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I've been looking all over the internet to find out why some tsunamis result in drawdown before the surge. I understand the drawdown is the trough of the wave, but how can a trough lead the crest of a wave generated by uplift, like the Sumatra and Japanese quakes? Does drawdown result from the 'backside' of the wave? I'm imagining something like this for the Japanese tsunami--the seafloor uplifted westward, lifting the surface water in the direction of Japan, and the 'fill-in' water created a trough that then was pushed eastward by the uplifted water returning to 'sea level'? Please help me figure this out--my students ask me and I don't know what to tell them... Thanks! RJ
Answer 1:

Well, the main point is that BEFORE the quake the water air interface represents a geopotential surface... that is other than minor effects of winds the water level is defined as a surface along which the potential energy is minimized. In a rotationless and wind free world this level would be the equilibrium condition consistent with sea floor topography.

Now in a large quake there is a permanent alteration of the sea bed in a bathymetric sense.... the water lying above suddenly and catastrophically moves to find the NEW geopotential surface. This necessitates movement of water... any excitation will cause a wave or waves to form and all waves have troughs and crests...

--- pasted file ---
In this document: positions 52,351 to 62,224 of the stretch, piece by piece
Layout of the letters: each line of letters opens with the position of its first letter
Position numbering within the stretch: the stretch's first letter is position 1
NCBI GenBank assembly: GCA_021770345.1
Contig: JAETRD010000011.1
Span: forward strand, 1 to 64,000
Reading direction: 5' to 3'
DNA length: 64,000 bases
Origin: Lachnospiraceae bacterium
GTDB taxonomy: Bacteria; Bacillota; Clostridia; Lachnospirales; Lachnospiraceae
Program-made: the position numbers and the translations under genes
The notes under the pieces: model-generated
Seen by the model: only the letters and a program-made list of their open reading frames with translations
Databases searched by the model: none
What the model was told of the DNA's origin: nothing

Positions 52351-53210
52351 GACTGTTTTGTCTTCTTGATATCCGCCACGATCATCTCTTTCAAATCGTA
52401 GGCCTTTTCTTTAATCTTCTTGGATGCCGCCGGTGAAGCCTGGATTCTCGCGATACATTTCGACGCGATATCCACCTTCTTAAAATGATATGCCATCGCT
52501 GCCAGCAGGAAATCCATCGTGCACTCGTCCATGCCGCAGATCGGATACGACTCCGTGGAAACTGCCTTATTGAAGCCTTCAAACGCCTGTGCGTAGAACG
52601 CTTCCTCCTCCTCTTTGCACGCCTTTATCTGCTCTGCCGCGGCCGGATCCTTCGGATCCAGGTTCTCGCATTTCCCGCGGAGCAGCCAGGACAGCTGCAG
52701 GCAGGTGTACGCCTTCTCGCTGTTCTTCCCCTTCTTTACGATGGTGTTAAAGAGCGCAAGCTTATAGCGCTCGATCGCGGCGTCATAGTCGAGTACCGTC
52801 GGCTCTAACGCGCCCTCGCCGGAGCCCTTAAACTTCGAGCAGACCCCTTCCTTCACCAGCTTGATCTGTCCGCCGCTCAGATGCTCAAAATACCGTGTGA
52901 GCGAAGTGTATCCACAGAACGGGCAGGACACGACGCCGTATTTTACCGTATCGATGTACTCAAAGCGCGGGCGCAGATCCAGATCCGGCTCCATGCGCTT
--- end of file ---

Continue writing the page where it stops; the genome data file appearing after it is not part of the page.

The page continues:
The devil is in the details... exactly how did the sea floor level change and what the configuration of the shallow sea near the beaches....

You might go here and see if you can find some simulations:

Answer 2:

Its a geometric issue associated with the very nature of a deep water gravity wave.

First from the derivation you realize that the trough and the crest are just parts of the same deformation of the surface.

Go hereto see derivation based on the PDE

Another analysis is found at

Basically the trough and the crest are part of the same beast...cant have one without the other...the trough leads because that is what builds the crest.


This is a water slosh that encompasses the full depth of the water. Now, on the figure, the arrow shows where we suddenly pull down on the crust. This is our big subduction earthquake. The water sloshes into the hole, and this starts to propagate over to Padang and Africa (negative slosh). It doesn't take long for the water to slam together, and send out a positive slosh. These slosh pulses involve the whole depth of the ocean, and travel quite slowly, as one would expect.

In one way, the people may be luckier with a big subduction earthquake, because the pull-down causes a leading negative slosh. Thus, when confronted with the ocean disappearing, it behooves one to run like hell to higher ground! Apparently, this might be too late for Padang; they have to start running as soon as they feel the shaking, because the run-up could be kilometers!

I hope this helps...

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